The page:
One of the jobs I had in my 30-year manufacturing career involved compensating for low-cost connectors. Long before anyone with engineering ability thought about the product, the marketing dweebs had set the price point and other gross product specs based on their many years of ignorance and arrogance. Once the price point was locked in, the design engineers specified low dollar connectors that often reacted poorly to pretty much every environmental component of the intended application. The connectors were contributing to a product failure rate that exceeded the design criteria. In one instance, when those products were returned for repair to my Tech Services department, the field failure rate for the same connectors dropped to zero. The difference was that our repair procedure for every returned product included cleaning all connectors with Caig Labratories’ Cramoline® (now called DeOxit®). Since that treatment worked so well for the returned products, manufacturing started treating all of our new products' connectors with Caig's products on the assembly line and our connector problems vanished. Personally, I have used Caig Laboratories' contact cleaner/protector/rejuvenator products for nearly 40 years as a post-design method of getting around non-ideal contact material selection. Spraying or scrubbing a little of those chemicals on to new and used connectors has prevented and resolved nearly a lifetime of connector problems. Likewise, locating and cleaning my Winnebago Rialta's plethora of crappy connectors with DeOxit® brought most of the vehicle's electronic systems back to life.
A drip loop, the way wiring should be routed to prevent water from draining into the connector.
Unfortunately, the prime culprit in our vehicle's disability was the obsolete-and-completely-unobtainable Transmission Control Module (TCM). In the Eurovan's design, VW engineers demonstrated a complete lack of understanding the most basic concepts of connector and wiring harness design. Water leaking in through their poorly-gasketed windshield had followed the wiring harness into the connector. A common and necessary connector design tactic is to make sure the connector wiring has a “drip loop” to prevent water from following the wiring into the connector body. While it should be obvious that leaving some slack in the wiring to prevent connectors is critical, it isn't obvious to many rookie engineers/techs that water follows wiring back to the source unless there is an easier path. Worse, allowing a few inches of extra wire in a multi-wire harness costs a few pennies. Amateur engineers, like the kiddies from VW, cut the harness as short as possible to save those pennies, sacrificing any hope that the TCM would be safe from any water intrusion. Not only was our vehicle exposed to the elements but the wires drained so much water into the connector that two pins corroded completely away. The only available solution to this problem turned out to be hard-wiring around the damaged pins.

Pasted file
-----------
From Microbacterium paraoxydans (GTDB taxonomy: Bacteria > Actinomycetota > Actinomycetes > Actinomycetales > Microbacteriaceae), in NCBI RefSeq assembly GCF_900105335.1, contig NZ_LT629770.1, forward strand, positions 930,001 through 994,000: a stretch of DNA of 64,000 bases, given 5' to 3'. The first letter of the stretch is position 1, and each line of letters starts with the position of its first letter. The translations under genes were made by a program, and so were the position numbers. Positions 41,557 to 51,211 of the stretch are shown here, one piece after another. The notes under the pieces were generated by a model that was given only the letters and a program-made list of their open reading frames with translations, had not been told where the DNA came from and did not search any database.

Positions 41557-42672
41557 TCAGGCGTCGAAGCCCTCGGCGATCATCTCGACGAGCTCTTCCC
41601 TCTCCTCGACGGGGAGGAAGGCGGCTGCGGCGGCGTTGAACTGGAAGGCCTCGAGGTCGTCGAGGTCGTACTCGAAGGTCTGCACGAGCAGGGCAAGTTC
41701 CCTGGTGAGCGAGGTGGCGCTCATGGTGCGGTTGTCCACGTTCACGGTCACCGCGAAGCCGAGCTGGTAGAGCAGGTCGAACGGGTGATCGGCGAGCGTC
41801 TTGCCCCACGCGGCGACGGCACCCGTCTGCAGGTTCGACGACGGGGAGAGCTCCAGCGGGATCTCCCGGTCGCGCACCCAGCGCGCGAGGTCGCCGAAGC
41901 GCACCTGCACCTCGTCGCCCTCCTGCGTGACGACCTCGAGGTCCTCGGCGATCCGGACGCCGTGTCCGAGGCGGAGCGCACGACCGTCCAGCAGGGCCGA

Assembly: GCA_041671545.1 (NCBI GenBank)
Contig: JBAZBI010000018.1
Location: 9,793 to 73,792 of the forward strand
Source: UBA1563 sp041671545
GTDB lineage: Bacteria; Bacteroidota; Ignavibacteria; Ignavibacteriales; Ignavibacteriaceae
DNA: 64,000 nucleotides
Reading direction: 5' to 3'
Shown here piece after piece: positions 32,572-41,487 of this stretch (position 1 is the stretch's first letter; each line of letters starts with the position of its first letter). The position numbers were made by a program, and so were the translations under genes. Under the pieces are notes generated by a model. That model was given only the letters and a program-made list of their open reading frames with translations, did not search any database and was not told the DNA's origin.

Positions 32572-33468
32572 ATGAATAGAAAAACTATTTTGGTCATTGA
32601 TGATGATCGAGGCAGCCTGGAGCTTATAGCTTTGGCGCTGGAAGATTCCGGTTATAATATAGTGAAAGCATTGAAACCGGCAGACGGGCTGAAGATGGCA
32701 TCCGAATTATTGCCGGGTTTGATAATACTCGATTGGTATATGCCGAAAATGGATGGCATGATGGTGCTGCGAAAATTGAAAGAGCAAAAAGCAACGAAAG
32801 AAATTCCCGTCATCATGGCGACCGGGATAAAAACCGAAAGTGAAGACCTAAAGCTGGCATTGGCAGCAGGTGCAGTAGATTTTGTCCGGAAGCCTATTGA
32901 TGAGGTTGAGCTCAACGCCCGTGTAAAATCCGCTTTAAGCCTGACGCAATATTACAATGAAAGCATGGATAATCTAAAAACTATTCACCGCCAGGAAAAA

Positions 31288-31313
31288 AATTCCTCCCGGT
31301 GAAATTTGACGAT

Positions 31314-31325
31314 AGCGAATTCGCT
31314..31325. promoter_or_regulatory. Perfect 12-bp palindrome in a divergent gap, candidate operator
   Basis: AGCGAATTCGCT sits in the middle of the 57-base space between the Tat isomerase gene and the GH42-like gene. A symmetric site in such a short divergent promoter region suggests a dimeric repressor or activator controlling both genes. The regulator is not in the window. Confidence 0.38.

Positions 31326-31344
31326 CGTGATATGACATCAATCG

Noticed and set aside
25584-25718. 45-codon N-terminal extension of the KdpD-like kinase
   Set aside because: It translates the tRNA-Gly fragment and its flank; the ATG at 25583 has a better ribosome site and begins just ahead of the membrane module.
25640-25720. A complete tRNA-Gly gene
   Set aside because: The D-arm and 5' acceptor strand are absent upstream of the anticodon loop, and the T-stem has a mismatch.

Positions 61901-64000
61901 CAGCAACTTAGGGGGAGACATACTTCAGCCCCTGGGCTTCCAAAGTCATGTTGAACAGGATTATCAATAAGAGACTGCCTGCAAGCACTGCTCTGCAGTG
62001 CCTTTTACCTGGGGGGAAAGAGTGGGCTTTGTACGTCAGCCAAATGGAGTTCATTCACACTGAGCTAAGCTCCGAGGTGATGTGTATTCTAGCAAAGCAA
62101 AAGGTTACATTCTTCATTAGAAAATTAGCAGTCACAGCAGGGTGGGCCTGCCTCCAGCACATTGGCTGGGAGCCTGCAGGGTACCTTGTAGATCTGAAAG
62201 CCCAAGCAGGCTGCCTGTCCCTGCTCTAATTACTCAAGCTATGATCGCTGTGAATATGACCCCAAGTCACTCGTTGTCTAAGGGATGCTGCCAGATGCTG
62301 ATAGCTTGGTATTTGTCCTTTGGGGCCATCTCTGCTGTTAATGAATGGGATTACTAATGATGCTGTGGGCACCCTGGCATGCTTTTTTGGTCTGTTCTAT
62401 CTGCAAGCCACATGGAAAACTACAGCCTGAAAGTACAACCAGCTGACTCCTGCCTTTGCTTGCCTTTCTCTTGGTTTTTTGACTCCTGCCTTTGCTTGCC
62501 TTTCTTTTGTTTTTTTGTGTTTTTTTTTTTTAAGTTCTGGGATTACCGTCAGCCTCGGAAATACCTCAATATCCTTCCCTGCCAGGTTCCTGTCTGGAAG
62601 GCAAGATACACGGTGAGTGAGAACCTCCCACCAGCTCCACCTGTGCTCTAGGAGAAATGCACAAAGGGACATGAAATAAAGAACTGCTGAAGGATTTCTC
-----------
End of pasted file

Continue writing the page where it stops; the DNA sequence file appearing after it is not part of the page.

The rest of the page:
One of the other issues buyers need to be aware of in any product involving connectors is that many products will incorporate one-off connectors, which effectively become unrepairable when the OEM stops providing support. For example, Germany requires auto manufacturers to provide service parts for seven years after the last unit of a model rolls off of the assembly line. For our Eurovan/Winnebago, that support time limit ran out sometime in 2012. Unlike some companies, Volkswagen does exactly what it is required to do and not one tiny bit more, so if our electronic control components completely failed our only option was to find used parts. I have to suspect that Ducati owners will be experiencing that dilemma now that VW owns that label.
Finally, connectors should be secured so they do not shake themselves to pieces when the vehicle is in motion. Since the connector will usually be the heaviest section in a portion of a wiring harness, the connector will tend to move with the vehicle motion causing stress on the points where the wire is secured to the connector. Because of that, it is important that connectors are secured to something solid so they can't move and fatigue the wire and terminal connections.
The sad fact is that, even if you do all of the things I've described in this article, the weak link in any wiring harness is always the connectors and the point where the wiring joins to the connectors. Because of that, whenever I'm troubleshooting vehicle electrical problems, the place I always look first is the connectors involved. I haven't kept track, but I'd bet at least 50% of the problems I've resolved began and ended with connectors.